Friday, October 2, 2009

Benoit Mandelbrot on the Efficient Market Hypothesis

Below, Jonathan Authers of the Financial Times interviews the eminent mathematician Benoit Mandelbrot1. Sorry about this video automatically launching into play. I didn't see an embed feature so I cut and pasted the source code here. Update: Thanks to Alex Garcia, here's the embedded version, via YouTube:

1I wonder if Dr. Mandelbrot knows that Jonathan Coulton made this song about him, Mandelbrot Set. Here are the lyrics to the chorus:

Take a point called Z in the complex plane
Let Z1 be Z squared plus C
And Z2 is Z1 squared plus C
And Z3 is Z2 squared plus C and so on
If the series of Z’s should always stay
Close to Z and never trend away
That point is in the Mandelbrot Set


JK said...

Mandelbrot is a genius. Looks like I am going to have to buy that book of his sometime soon. His alternative theory supposedly utilizes a form of Pareto's law. Paging Tim, paging Tim.

DaveinHackensack said...

Yeah, that might be a book worth reading. Incidentally, I had an exchange with a rather pompous EMH adherent yesterday on Megan McCardle's blog in this thread if you want to check it out. What a tool.

JK said...

Your perception may have been different, as my eyes are scarred from reading many blog polemics, but John Thacker honestly didn't seem like too much of a tool to me, I just read strong disagreement, however wrong he was. BulgingBracket was a tool though.

I don't think Mandelbrot's theory exactly lined up with what you were saying either, however. Value investing can be little more than a form of EMH because value investing often makes assumptions about the what the intrisic value of a security should be and discounts any number of large variables -sweeping them under the rug, as Mandelbrot would say with Taleb applauding. He did say in Part II of the interview there is nothing that keeps any given stock price from immediately falling to zero (or any other big move, and this is based on the timing of the last big move - patterns that fit into fractal geometry no doubt). The main beef Mandelbrot has with EMH seemed to be the distribution model, as his predicts much more downside to the market. His model doesn't seem much less 'academic' at first glance. I would probably have to get his book to adequately describe it though.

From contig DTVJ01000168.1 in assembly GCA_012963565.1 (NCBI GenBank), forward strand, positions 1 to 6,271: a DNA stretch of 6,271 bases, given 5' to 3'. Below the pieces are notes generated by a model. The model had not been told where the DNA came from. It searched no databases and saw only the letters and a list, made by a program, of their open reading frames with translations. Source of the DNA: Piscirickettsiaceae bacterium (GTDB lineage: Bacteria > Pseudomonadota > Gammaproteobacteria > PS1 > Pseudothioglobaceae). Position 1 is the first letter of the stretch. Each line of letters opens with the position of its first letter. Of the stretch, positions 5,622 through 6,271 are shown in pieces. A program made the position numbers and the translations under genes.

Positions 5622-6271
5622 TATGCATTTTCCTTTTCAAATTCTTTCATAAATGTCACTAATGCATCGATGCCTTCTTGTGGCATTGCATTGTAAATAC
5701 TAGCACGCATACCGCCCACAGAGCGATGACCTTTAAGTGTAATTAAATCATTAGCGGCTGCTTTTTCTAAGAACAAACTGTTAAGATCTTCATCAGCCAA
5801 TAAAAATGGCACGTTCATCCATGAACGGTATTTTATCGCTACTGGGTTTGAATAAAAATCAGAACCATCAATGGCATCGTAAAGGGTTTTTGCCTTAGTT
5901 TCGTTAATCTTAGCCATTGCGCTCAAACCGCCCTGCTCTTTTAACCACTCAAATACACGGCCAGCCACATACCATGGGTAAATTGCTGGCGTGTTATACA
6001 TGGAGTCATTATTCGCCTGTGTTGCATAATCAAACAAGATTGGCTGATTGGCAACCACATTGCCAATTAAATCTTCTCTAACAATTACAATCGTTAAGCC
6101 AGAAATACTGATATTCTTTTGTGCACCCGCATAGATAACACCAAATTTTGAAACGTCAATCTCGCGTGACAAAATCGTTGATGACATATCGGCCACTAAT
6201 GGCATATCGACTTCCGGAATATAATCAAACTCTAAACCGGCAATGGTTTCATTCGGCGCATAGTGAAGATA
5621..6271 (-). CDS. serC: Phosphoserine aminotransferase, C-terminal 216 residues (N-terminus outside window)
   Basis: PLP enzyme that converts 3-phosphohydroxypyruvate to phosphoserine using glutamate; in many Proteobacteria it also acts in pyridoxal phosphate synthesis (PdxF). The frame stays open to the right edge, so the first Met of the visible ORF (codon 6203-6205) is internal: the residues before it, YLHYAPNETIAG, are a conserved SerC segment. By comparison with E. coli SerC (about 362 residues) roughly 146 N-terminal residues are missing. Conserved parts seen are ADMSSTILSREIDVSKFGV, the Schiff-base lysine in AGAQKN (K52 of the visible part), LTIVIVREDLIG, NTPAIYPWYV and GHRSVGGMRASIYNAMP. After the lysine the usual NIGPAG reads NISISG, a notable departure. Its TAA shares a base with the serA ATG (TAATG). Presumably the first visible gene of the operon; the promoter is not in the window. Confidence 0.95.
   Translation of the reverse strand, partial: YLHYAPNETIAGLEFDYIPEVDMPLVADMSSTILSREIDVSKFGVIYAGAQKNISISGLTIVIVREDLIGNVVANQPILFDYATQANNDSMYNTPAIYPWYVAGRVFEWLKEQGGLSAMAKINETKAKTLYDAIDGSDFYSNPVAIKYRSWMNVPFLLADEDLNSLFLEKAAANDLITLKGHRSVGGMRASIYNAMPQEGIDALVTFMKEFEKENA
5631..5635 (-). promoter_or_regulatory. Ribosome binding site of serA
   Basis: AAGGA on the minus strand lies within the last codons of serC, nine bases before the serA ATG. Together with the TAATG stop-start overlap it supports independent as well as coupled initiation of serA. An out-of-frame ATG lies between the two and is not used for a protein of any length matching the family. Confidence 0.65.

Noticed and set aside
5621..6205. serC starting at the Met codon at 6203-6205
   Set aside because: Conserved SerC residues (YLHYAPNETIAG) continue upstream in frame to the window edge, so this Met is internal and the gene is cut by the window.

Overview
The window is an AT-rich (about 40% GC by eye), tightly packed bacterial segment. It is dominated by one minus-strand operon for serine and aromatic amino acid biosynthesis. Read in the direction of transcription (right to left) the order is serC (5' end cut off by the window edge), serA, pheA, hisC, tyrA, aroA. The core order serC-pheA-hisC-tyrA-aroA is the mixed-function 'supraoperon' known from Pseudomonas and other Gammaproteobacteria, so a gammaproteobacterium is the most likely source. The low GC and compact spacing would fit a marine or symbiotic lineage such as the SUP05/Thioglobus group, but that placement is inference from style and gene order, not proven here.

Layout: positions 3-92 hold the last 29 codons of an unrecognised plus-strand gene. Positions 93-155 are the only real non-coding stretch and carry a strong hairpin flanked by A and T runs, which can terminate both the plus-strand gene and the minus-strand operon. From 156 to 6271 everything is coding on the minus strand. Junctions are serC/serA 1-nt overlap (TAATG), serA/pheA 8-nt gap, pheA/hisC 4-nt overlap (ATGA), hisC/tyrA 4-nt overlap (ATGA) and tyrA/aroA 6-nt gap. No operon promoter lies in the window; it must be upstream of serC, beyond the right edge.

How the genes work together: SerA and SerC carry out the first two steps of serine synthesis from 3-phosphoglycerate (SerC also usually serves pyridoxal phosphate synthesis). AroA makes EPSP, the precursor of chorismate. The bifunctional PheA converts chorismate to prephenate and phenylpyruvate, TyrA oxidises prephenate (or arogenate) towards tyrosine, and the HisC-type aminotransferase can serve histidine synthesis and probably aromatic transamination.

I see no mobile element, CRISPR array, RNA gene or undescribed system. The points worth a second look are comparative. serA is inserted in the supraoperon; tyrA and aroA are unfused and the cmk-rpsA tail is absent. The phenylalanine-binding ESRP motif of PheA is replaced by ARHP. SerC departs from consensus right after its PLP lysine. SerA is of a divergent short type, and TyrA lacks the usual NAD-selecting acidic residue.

You were hammering home some good points. They say that experimental physicists are there to keep the theoreticians honest. If theoreticians ruled the world then we should have never developed flight, as it was ruled mathematically impossible by some elite minds in the 1800s.

DaveinHackensack said...

You could be right with your characterization. It's also true that value investing does rely, to some extent, on a weak form of the aspect of EMH that states that all information is priced in to stocks. Strong EHM adherents argue that this is always true, so it's pointless to look for bargains; value investors argue that when they buy the stocks, all the information is not priced in, but eventually most of it will be, and the stock's market price will approach their estimate of its intrinsic value. Weak EMH -- markets being mostly efficient, most of the time -- makes sense.

The aspect of EMH/MPT that pretends returns are normally distributed, or that prices always move continuously makes no sense -- unless, as Mandelbrot slyly notes, you ignore the huge, discontinuous moves that have the biggest impacts.

Magic Formula Investing said...

Here is the video on youtube

DaveinHackensack said...

Thanks a lot, Alex. BTW, I sent you an e-mail re a sneak preview of the new financial info site we discussed over the summer.